Brawl Stars esports to have increased prize pool for 2024 season

25 January 2024


Brawl Stars World Finals Paris
Image credit: Supercell

SUPERCELL, the creator of the mobile shooter game Brawl Stars, has announced details surrounding the game’s 2024 competitive season.

The season will start in March 2024 and features a $2m (~£1.57m) prize pool, several mode changes and a slightly different format compared to 2023.

ESI Lisbon 2024

Brawl Stars is a multiplayer mobile hero shooter and battle arena game in which teams of three players compete against each other in different game modes. The game has proven to be popular around the world, with Brawl Stars also developing a modest esports scene amongst its fanbase. Last year, the competition’s World Finals recorded 273,000 peak viewers, according to Esports Charts.

The Brawl Stars Championship is the flagship competitive series for the game, featuring events in several main regions: North America, South America, China, APAC, and EMEA. The regions will remain the same, and the best-performing teams from each region will get a chance to participate in the Brawl Stars World Finals later this year.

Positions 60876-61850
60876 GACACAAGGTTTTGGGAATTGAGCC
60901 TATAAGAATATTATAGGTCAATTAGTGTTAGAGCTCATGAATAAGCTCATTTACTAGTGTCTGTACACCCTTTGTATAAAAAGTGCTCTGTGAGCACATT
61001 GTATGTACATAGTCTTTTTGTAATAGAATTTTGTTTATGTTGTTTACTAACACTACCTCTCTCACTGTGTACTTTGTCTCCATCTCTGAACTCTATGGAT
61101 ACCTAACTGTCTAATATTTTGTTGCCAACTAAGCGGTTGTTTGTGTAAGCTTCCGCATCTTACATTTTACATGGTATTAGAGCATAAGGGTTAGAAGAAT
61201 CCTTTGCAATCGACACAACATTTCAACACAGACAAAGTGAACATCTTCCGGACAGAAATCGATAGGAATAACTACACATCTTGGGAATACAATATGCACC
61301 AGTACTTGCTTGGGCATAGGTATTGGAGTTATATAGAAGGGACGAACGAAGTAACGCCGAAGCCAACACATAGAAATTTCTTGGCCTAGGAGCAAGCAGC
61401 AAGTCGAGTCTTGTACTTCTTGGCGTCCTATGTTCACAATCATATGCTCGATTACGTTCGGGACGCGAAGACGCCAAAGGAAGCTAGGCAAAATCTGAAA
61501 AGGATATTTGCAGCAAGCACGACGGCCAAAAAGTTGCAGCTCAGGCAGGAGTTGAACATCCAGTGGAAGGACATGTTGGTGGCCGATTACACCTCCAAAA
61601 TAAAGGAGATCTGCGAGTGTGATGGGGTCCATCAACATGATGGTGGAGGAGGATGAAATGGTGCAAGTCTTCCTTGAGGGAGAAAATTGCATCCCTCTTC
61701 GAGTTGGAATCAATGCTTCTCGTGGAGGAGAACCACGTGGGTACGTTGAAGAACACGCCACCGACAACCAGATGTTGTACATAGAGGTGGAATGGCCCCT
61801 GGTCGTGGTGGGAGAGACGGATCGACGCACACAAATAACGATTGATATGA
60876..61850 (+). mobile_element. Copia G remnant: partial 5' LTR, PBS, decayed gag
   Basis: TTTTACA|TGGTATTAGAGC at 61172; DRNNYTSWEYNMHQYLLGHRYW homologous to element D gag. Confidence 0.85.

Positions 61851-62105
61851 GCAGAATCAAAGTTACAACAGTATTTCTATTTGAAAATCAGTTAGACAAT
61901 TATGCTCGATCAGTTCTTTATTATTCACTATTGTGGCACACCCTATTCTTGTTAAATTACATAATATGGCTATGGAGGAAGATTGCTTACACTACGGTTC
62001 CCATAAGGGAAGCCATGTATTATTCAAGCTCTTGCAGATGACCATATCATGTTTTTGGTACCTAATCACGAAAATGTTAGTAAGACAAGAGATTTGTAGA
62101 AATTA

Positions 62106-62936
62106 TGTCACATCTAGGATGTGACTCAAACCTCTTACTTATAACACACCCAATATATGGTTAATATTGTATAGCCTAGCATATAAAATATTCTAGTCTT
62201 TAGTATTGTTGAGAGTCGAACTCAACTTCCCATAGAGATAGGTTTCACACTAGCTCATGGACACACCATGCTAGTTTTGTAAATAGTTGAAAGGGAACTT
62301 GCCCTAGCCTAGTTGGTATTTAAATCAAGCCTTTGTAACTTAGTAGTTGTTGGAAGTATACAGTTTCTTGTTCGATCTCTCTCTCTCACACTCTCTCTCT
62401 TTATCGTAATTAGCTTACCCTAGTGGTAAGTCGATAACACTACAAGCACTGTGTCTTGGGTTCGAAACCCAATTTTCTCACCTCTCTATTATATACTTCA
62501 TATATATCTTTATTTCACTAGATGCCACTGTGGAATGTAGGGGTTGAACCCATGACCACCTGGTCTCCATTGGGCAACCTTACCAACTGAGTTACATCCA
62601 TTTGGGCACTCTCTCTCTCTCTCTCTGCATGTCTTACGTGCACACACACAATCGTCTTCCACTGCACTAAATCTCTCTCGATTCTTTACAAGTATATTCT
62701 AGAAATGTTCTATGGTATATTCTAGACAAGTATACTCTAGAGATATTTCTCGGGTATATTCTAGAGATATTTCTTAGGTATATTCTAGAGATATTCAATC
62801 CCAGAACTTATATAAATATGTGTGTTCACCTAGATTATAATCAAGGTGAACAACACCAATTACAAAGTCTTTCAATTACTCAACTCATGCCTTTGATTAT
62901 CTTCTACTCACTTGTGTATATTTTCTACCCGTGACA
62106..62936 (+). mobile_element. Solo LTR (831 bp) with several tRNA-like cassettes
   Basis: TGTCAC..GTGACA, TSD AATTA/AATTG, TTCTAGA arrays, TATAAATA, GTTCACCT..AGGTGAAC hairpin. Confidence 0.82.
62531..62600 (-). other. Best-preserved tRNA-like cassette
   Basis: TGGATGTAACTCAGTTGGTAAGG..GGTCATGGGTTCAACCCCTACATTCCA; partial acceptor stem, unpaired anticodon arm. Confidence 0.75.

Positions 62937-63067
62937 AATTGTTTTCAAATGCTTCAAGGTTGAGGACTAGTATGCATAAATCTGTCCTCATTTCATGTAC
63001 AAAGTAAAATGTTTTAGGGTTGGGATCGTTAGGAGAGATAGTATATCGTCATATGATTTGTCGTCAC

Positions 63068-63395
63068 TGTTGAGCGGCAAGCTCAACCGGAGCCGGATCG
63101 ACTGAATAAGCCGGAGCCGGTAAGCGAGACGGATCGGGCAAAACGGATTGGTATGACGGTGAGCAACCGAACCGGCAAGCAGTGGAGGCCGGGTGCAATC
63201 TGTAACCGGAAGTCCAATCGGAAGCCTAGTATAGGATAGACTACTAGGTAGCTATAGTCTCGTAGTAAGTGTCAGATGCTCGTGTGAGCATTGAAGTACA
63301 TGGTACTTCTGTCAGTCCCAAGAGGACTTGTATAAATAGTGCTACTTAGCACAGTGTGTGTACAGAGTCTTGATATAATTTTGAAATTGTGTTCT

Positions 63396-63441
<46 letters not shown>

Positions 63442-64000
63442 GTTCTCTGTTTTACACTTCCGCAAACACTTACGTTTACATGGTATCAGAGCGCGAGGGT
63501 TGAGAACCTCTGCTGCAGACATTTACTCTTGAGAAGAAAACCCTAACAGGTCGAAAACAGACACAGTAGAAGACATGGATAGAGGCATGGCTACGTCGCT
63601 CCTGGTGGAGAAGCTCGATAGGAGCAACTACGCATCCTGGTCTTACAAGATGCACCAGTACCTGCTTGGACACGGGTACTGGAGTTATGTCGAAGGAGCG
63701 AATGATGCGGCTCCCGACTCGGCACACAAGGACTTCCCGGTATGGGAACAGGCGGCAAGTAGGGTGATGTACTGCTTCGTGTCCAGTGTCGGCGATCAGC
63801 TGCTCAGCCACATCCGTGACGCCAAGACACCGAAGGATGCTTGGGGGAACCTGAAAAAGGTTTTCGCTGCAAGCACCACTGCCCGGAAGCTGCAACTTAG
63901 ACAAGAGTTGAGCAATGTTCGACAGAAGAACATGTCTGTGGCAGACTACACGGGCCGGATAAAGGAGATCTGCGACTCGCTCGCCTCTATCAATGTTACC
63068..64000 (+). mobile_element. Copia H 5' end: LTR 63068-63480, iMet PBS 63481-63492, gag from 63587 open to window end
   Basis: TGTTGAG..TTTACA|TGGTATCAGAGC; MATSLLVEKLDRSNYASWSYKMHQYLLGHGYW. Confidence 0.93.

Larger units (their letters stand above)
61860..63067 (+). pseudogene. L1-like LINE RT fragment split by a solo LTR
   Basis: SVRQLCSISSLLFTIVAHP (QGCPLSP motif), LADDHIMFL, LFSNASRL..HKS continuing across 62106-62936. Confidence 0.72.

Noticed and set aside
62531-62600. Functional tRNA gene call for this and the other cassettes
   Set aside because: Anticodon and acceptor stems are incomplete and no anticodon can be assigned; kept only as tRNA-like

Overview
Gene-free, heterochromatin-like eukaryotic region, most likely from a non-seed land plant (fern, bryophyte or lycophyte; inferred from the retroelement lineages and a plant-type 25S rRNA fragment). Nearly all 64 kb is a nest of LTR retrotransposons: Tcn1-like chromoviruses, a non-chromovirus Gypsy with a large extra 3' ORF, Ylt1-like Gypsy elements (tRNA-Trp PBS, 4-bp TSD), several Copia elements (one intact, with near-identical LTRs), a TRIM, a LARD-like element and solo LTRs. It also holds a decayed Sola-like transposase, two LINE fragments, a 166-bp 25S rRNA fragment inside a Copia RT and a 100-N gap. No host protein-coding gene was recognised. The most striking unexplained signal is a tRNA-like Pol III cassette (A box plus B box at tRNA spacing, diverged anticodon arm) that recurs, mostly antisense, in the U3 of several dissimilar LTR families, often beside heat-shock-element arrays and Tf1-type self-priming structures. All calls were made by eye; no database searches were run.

The developers have announced that the season will start in early March 2024, with 12 total slots for the end-of-season event. Eight teams will enter the World Finals through the Brawl Stars Championship, and four will get a chance through the last-chance qualifiers. There have been some regional changes as well, with several regions such as East Asia, SEA, and India merging into APAC.

The prize pool for the season has more than doubled this year, with a total of $2m available to teams. Last year’s finals had a $750,000 prize pool. This is because SUPERCELL decided to release themed items this year, the sale of which will help boost the prize pool for the championship.

SUPERCELL also noted that the company will provide “additional support for third-party organisers”, and that players can “expect mode changes during 2024”, but did not clarify either of those statements

Ivan Šimić
Ivan comes from Croatia, loves weird simulator games, and is terrible at playing anything else. Spent 5 years writing about tech and esports in Croatia, and is now doing it here.